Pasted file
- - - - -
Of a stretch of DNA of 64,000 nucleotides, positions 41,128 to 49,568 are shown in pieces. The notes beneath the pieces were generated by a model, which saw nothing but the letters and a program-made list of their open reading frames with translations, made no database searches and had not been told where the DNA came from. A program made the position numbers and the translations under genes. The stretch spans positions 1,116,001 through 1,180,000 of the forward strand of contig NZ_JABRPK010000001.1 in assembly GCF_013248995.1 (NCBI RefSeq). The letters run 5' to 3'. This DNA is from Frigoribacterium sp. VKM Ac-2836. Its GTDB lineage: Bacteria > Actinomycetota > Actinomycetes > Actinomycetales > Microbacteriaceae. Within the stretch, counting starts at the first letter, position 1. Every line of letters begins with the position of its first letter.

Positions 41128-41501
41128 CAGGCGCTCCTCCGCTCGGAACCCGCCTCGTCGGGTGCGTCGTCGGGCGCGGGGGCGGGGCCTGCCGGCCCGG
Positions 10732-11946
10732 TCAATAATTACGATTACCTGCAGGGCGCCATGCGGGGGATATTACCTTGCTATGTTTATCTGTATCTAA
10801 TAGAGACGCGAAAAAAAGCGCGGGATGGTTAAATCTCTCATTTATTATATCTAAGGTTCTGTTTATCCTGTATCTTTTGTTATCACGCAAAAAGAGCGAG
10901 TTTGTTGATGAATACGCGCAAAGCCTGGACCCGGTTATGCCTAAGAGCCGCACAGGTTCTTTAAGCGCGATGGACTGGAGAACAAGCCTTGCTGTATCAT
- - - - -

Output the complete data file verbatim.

Of a stretch of DNA of 64,000 nucleotides, positions 41,128 to 49,568 are shown in pieces. The notes beneath the pieces were generated by a model, which saw nothing but the letters and a program-made list of their open reading frames with translations, made no database searches and had not been told where the DNA came from. A program made the position numbers and the translations under genes. The stretch spans positions 1,116,001 through 1,180,000 of the forward strand of contig NZ_JABRPK010000001.1 in assembly GCF_013248995.1 (NCBI RefSeq). The letters run 5' to 3'. This DNA is from Frigoribacterium sp. VKM Ac-2836. Its GTDB lineage: Bacteria > Actinomycetota > Actinomycetes > Actinomycetales > Microbacteriaceae. Within the stretch, counting starts at the first letter, position 1. Every line of letters begins with the position of its first letter.

Positions 41128-41501
41128 CAGGCGCTCCTCCGCTCGGAACCCGCCTCGTCGGGTGCGTCGTCGGGCGCGGGGGCGGGGCCTGCCGGCCCGG
Positions 10732-11946
10732 TCAATAATTACGATTACCTGCAGGGCGCCATGCGGGGGATATTACCTTGCTATGTTTATCTGTATCTAA
10801 TAGAGACGCGAAAAAAAGCGCGGGATGGTTAAATCTCTCATTTATTATATCTAAGGTTCTGTTTATCCTGTATCTTTTGTTATCACGCAAAAAGAGCGAG
10901 TTTGTTGATGAATACGCGCAAAGCCTGGACCCGGTTATGCCTAAGAGCCGCACAGGTTCTTTAAGCGCGATGGACTGGAGAACAAGCCTTGCTGTATCAT